01 June, 2020

A recurring theme

I've posted many times about my 'favourite' mate pattern, that of the Arabian and Anastasia's Mate.

I'm not sure why this particular pattern of Knight/Rook or Knight/Queen appeals, but there is no denying that it does.

The below problem turned up in ChessTempo a while ago and although its not a difficult one ( the blitz rating is 1472, the standard is 1170) when the last move dawned on me, it brought a smile to my face :)


Here is is below, with the solution if required, although you know the pattern to aim for.

White to play : Mate in 3

One of the comments to it was "I want to do this in a game" : don't we all !

But I came close in a recent blitz game.

Here was a position where I had repeated the Knight checks (Ne7+, Kg8, Kf8, Ng6) , mainly to gain time as I had about 3 seconds on the clock, but also because my old brain didn't see a quick win easily enough.



But its blitz, you can try anything, crazy or not, and you may not have a perfectly measured responsefrom your opponent

I played the very wrong Rxe6+ ??  

I wouldn't do this in a standard game, since clearly the Black Queen capturing the Rook is a win for Black...



..but Black obliged me with fxe, allowing a nice finish !



 A "lucky" blitz win , but there again, you have to see a pattern to aim for.




30 May, 2020

Pinning for Mate

I mentioned how powerful the pin is in so many situations, but I think this is the first time is has occurred with mate following in one of my games.

Its a blitz/10-minute game, but still a first for me.

Not so strangely, the initial reaction was Qxg5, since the bishop is hidden on a2, but the practise of suppressing the automatic reaction pays off, and the winning move of Qxg6 was played. 

Luckily my opponent made it easy with a reply of Kf8.

White to play, Mate 

26 April, 2020

Same difference...?

This is a position where you can believe that there are two moves that end up with the same result, at least if you only view it from your own perspective, and without great thought.

In fact one of them loses, the other doesn't.


Which capture ?

My initial view was that Kf8 was no good : the White pawn promotes and the game is over.

That leaves Nxd7 or Qxd7.

If you think only in terms of immediate captures and exchanges, Black wins a pawn after either capture : Qxd7, Qxd7, Nxd7. 

If exchanges are the intention it doesn't matter whether the Queen or knight captures : "same difference", so-to-speak.

However, look a little deeper than the focus of the pawn on d7, at more than just captures, and the difference between the two becomes more clear.

What does Nxd7 achieve ? What does it give up or stop doing ?

What does Qxd7 do ?

What response does White have to each of these moves ?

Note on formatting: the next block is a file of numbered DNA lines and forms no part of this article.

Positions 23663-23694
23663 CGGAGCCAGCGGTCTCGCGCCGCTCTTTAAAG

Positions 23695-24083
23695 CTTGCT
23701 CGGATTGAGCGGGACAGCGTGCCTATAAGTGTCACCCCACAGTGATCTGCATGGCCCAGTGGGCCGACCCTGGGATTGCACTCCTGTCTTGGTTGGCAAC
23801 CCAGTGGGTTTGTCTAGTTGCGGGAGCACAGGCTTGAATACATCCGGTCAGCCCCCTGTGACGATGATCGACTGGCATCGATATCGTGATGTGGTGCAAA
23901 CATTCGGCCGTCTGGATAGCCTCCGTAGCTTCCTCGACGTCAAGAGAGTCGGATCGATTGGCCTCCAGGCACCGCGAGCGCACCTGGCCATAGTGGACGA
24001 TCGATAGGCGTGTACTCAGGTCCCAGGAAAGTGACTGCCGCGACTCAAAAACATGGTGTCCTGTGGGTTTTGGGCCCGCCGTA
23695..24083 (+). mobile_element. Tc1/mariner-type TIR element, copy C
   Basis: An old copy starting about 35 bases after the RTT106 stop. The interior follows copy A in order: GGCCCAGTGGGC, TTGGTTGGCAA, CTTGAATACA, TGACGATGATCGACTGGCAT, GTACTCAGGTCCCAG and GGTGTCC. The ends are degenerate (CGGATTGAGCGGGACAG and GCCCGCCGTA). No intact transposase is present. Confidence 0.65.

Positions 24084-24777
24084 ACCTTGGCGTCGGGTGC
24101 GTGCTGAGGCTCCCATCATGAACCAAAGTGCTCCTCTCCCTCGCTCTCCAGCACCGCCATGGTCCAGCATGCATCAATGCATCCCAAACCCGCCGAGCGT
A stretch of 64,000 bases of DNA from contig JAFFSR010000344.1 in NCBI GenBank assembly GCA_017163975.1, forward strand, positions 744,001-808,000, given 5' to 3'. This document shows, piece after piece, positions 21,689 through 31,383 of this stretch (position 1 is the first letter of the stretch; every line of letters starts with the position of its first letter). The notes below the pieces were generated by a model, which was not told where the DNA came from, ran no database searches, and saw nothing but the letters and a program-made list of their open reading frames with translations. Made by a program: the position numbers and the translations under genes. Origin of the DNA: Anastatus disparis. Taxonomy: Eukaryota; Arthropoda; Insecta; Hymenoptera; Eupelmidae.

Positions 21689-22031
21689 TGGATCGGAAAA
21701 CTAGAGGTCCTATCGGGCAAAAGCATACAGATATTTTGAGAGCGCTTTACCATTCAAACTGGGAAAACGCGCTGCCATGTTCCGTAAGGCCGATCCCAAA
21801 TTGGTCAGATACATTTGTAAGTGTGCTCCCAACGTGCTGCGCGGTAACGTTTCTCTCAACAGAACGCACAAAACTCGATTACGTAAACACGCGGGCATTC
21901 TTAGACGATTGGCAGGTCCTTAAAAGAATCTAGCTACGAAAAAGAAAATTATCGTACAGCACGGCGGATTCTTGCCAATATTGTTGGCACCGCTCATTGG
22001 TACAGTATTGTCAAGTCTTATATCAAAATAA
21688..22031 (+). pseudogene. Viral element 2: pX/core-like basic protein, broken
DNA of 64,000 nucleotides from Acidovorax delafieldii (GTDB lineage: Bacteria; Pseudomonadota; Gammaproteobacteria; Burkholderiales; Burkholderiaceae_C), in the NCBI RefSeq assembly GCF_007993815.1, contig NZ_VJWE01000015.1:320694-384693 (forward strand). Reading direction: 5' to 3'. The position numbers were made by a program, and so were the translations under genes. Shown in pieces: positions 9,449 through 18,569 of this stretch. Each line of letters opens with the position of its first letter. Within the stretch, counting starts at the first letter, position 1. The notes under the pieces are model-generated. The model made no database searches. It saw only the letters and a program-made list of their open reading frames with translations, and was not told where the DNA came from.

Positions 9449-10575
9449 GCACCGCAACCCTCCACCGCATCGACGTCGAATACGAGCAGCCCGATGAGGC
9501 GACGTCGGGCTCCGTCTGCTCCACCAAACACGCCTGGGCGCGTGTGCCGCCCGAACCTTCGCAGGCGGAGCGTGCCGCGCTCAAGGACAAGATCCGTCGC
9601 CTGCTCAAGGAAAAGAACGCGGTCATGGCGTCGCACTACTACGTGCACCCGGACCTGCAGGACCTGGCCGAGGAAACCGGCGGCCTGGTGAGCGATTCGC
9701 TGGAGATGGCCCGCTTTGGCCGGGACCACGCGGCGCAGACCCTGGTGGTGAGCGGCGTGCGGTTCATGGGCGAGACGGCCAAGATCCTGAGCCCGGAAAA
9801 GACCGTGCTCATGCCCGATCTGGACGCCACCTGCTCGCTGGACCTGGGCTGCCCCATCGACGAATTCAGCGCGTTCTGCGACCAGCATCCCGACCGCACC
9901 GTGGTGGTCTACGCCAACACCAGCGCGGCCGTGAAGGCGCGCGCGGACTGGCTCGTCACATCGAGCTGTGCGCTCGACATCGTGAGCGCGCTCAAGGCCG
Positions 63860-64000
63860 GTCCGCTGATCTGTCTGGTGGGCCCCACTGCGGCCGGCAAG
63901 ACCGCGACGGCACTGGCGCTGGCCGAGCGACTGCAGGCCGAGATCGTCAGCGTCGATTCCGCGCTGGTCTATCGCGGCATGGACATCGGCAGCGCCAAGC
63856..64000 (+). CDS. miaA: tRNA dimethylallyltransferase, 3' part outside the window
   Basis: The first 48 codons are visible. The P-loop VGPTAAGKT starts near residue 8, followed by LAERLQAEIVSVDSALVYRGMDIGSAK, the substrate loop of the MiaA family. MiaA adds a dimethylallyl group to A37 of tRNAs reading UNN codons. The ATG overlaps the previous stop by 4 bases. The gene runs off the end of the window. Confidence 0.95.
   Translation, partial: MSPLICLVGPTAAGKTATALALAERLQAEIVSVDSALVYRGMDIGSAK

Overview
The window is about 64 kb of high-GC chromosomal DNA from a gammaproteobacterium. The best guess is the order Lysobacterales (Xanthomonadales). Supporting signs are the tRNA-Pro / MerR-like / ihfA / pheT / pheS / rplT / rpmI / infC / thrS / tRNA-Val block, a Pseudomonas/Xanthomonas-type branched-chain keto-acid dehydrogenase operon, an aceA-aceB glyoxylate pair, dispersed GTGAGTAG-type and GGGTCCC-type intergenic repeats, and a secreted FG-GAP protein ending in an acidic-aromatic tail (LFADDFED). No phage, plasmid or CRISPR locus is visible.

What are White's lines-of-attack ? Especially with the Rooks ?

Chess is so much more than an 'I take this, and he re-captures, and I take that, and he moves there' sort of game. Even simple positions will repay thought and should accumulate experience that can be re-used in different circumstances.

I made the correct move in this position, and for broadly, the correct theoretical reasons, but without seeing all the implications.


19 April, 2020

Triangulation ?

Problems with many pieces on the board, can sometimes seem overwhelming.

However, using a thought process that looks for Lines of Attack, and for motifs such as pins, skewers and forks, can direct your attention to the correct areas.




White to play


Part of the thought process should also include asking : what did their last move do ?


12 April, 2020

Pin Power

Tactics involving the pin motif are among the most common simple tactics that I see during my chesstempo practice.

From these, the Bishop+Queen duo seems one of the most regularly occuring pins leading to mate, either directly, or in a 2 or 3 move combination with the pinned pawn or piece providing the shield for a check, followed by mate


Once you have this fixed in your tactic toolbox, it can be easier to see other types in pin-mates.


Here's the two-move Queen and Bishop combination...


Black to Play

Followed by a related pin-mate"": don't be distracted by the material on offer, as Nigel Short is often quoted "Mate ends the game ! "


Black to play

Another example below...a first glance suggest Black's defence is more than adequate, but the power of the pin ( maybe Pin Squared ?) overcomes this to deliver mate.


White to Play

The deceptive pin is more powerful than you think....First thoughts give Qh8 as the move, but then you see the Bishop guarding the vital square, and supported by the Rook. 

Is there a Pin coming to your rescue ? 

White to Play 

Another example, and yes, there is a winning pin, if you resist the Rook capture.



White to play

A further example of a pin, but careful how you take advantage of it....

Black to Play

Finally, another example where a pin overcomes the defence of two Queens and a Rook.

White to play



10 April, 2020

A nice Candidate !

A very cute mate.  

Simple, but if you are not careful it could slip away from you...

Also made more interesting in that the game it came from was Maxime Vachier_lagrave - Tiemour Radjabov !

White to play